“They are just a couple roads that account for a disproportionate number of fatalities in our city,” Martin said. “They’re really scary for bikes and pedestrians for a lot of reasons, but all of them for the same reason, which is that they all are designed only for cars and not for human beings.”

The city recently announced plans to redevelop State Street, which include narrowing the road to open more space for pedestrians, cyclists and housing. In September, Max Chaoulideer, a member of Safe Streets Coalition of New Haven, told the News that this redevelopment is set to address one of New Haven’s most “dangerous arteries.” 

Martin added that there is talk of New Haven’s Whitney Avenue being redeveloped as well, which he said needs traffic-calming measures in place. 

“But both of those are running through wealthier parts of town,” Martin said. “And you know, every road counts, and every road has deaths, so I want to see more of these things happening in parts of town that don’t have as much advocacy or as much agency directly attributed to them.” 

College and Grove Street one year ago: hit-and-run solved

The news of the city’s second pedestrian death this week was announced exactly one year after a New Haven man named Stephen Rediker, 79, was struck by the driver of a pickup truck on Nov. 7 outside the Schwarzman Center. After a week in critical condition, Rediker died of his injuries.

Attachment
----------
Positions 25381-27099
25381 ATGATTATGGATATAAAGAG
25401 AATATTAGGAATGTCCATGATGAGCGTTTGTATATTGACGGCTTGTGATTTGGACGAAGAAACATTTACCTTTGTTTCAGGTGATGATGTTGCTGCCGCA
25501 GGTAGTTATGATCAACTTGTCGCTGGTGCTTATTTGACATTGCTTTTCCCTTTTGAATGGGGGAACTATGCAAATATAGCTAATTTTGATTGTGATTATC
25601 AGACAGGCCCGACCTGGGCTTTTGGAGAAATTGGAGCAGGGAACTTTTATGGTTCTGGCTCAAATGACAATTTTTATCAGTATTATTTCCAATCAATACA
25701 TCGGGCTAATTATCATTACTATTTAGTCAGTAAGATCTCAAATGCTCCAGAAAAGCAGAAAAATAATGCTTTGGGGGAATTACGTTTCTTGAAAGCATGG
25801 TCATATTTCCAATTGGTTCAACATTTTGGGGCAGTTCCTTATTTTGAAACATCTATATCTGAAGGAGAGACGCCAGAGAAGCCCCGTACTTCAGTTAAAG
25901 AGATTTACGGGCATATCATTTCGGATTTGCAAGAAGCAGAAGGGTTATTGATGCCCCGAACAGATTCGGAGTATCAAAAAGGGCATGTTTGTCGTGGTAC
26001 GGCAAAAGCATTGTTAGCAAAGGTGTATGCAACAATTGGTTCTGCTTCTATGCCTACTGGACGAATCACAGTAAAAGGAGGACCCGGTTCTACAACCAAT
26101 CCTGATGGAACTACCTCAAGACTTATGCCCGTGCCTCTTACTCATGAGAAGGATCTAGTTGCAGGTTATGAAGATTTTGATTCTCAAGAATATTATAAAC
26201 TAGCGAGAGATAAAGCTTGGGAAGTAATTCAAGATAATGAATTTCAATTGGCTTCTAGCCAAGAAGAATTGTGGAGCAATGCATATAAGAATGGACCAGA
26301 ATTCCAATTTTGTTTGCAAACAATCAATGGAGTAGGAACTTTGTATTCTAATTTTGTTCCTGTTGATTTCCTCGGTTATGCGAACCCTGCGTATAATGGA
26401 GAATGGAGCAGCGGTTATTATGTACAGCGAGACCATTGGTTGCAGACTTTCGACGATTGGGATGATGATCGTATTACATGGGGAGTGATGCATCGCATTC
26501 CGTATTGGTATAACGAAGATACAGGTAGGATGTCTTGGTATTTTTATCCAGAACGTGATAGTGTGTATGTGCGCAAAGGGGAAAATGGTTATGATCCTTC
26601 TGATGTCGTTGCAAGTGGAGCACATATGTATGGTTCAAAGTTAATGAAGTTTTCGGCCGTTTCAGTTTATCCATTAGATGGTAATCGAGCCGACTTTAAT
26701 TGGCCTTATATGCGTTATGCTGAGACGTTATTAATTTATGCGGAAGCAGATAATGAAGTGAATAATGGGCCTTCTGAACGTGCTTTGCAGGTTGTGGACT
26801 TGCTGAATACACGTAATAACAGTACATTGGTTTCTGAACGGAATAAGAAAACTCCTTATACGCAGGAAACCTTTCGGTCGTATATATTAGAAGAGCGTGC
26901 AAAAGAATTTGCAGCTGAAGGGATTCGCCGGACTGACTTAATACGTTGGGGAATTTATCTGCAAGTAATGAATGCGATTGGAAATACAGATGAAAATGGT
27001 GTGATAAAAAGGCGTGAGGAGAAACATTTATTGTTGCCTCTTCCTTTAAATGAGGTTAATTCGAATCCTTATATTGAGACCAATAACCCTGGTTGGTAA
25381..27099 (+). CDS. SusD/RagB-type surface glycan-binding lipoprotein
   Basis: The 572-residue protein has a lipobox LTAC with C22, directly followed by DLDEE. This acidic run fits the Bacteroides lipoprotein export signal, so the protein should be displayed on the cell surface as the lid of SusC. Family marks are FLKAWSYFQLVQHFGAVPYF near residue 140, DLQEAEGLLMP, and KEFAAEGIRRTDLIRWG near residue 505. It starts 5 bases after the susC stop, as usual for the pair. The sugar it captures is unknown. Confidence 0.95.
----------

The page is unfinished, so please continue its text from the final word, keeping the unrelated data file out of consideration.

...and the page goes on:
In late September of this year, the NHPD revealed they had solved the case. When they were stumped with video footage of the fleeing truck that did not fully reveal the truck’s license plate, police decided to publicly release the footage they had. Around 8 p.m. on Nov. 17, when they shared that footage, an anonymous caller said they saw the footage on the news and gave police the truck’s location. 

Police tracked down the driver the next day and obtained a confession. The driver was charged on one felony count of evading and arrested on June 21. 

A new YPD unit? 

Yale Police Chief Anthony Campbell said that pedestrian and traffic safety is one of the key points of concern the Yale Police Department has for Yalies and New Haveners. He mentioned a safety alert he sent out to the Yale community earlier this week, urging students, faculty and other Yale community members to pay attention to vehicular traffic around them.